Sung and Danced by Frank McHugh
See more »

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User Reviews

 
Everyone Is A Loser, But There May Be A Moral
18 September 2012 | by (North Texas sticks (see all my reviews)) – See all my reviews

Millie is a well-made, well-acted early talking picture, but like many of these "pre-code" melodramas, it is not going to seem very entertaining to most classic movie fans because it is so unremittingly grim and sleazy. It works overtime to portray life in early 20th century urban America as a nightmarish merry-go-round of boozing, empty partying and infidelity. Not a single strong, moral major character lightens the dark immorality and hedonism. All the men are cheaters, womanizers, child molesters, and drunkards. The women all victimized weaklings, whores, dumb broads, cats, and lushes. Nevertheless, the tone is ultimately cautionary rather than exploitive.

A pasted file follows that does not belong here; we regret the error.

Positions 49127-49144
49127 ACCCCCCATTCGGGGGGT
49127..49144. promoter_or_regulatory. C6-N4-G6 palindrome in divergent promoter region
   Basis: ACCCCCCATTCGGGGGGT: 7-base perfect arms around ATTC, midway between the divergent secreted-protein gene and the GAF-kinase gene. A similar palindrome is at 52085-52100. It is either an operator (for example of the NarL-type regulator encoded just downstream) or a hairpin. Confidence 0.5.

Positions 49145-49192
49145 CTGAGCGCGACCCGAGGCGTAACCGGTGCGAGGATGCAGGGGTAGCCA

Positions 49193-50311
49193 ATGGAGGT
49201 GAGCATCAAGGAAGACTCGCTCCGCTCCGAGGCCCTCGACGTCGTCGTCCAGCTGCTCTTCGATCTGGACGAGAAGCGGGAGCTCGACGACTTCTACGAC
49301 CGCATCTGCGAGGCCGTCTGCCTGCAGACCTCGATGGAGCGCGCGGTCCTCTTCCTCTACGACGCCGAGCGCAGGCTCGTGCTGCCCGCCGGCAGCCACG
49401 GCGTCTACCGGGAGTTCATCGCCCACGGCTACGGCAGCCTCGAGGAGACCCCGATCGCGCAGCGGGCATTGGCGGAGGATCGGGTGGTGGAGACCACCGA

The title character Millie (Helen Twelvetrees) starts as a timid, chaste small town girl who marries a well-off New Yorker (James Hall). A few years later, she is living in luxury, has a beautiful daughter, and a kind-hearted mother-in-law who adores her. But she is unhappy because hubby no long pays much attention to her. He is always going away "on business" -- oh! oh! Presently, while in a nightclub visiting with old home town pal Joan Blondell and Joan's equally slutty cohort Lilyan Tashmn, poor Millie catches hubby with his "business" -- a dame. She divorces the cad but inexplicably lets him have custody of the kid without even demanding a settlement. Any other woman would have socked it to the bum, but our Milly is a hopelessly weak, wavering, unstable type. Her modest job at a hotel tobacco counter gives her contact with lots of men, but only one who interests her, a reporter played by Robert Ames. She thinks he is a nice guy in spite of his guzzling too liberally of prohibition bathtub gin. After all, he is a reporter, and in old movies press men are expected to be drunks. Alas, he turns out to be two-timer as well, the cad! Helped along by the unwholesome influence of professional floozies Blondell and Tashman, Millie descends into wild partying, empty affairs, alcoholism, and a date with a murder trial.